The New York Power Authority (NYPA) and New York State Electric & Gas have completed a $120 million transmission project that will enable more electricity from renewable sources including hydropower to flow from upstate to meet energy demand in more-populated downstate regions without having to build new power lines.

The project, known as the Marcy South Series Compensation Project, is a cornerstone of the State Governor’s Reforming the Energy Vision strategy to build an energy system that is more efficient, resilient and affordable for all New Yorkers. A key goal of REV and New York State is ensuring 50% of all electricity used in the state come from renewable sources by 2030.

"The power grid is in the midst of a digital revolution that is dramatically transforming how we provide electricity statewide," said Richard Kauffman, Chair of Energy and Finance, Office of the Governor "Marcy South is a prime example of how we can do more with existing assets. Not only is it more efficient, this approach will ultimately save electric ratepayers money."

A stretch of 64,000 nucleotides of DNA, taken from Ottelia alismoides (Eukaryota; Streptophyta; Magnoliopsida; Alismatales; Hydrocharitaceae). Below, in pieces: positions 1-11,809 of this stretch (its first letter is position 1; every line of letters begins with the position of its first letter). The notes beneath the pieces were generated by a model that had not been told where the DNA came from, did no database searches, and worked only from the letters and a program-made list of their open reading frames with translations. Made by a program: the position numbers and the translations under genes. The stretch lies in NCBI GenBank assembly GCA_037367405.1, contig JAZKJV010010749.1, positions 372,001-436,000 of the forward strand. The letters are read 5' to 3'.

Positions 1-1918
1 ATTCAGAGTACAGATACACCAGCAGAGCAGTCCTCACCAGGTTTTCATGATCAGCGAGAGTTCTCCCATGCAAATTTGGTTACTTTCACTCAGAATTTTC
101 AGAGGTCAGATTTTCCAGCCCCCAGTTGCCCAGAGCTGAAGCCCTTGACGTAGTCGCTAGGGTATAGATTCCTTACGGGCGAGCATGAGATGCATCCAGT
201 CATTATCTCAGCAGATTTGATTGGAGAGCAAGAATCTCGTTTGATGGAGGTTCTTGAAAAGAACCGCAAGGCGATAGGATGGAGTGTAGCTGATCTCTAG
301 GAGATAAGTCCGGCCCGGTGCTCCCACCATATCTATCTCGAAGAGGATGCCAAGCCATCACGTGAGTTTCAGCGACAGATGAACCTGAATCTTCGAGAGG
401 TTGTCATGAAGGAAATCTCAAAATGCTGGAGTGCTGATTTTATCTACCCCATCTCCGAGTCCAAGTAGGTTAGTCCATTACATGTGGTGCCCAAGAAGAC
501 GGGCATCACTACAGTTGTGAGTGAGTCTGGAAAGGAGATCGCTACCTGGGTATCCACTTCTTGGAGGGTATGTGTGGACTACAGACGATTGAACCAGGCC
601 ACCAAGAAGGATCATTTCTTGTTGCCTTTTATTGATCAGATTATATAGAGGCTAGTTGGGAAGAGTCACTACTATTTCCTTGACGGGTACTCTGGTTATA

The Marcy South project, a joint venture of NYPA and NYSEG, is expected to provide up to 440MW of additional transmission capacity. It will help relieve transmission congestion, or bottlenecks, that affect the ability to deliver surplus upstate electricity – from predominantly wind and hydropower source -to the downstate region, which accounts for the majority of the state’s energy use.

A video of how the project works can be viewed here.

The project involves the installation of three capacitor banks – small facilities each about 30ft wide, 60ft long and two stories high, which contain equipment that offers greater control of power movement. Series capacitors raise voltage and keep it at a constant level, which enhances transmission efficiency. Two capacitor banks were installed by NYPA, the other by NYSEG.

They are the first series capacitor banks to be installed in New York State.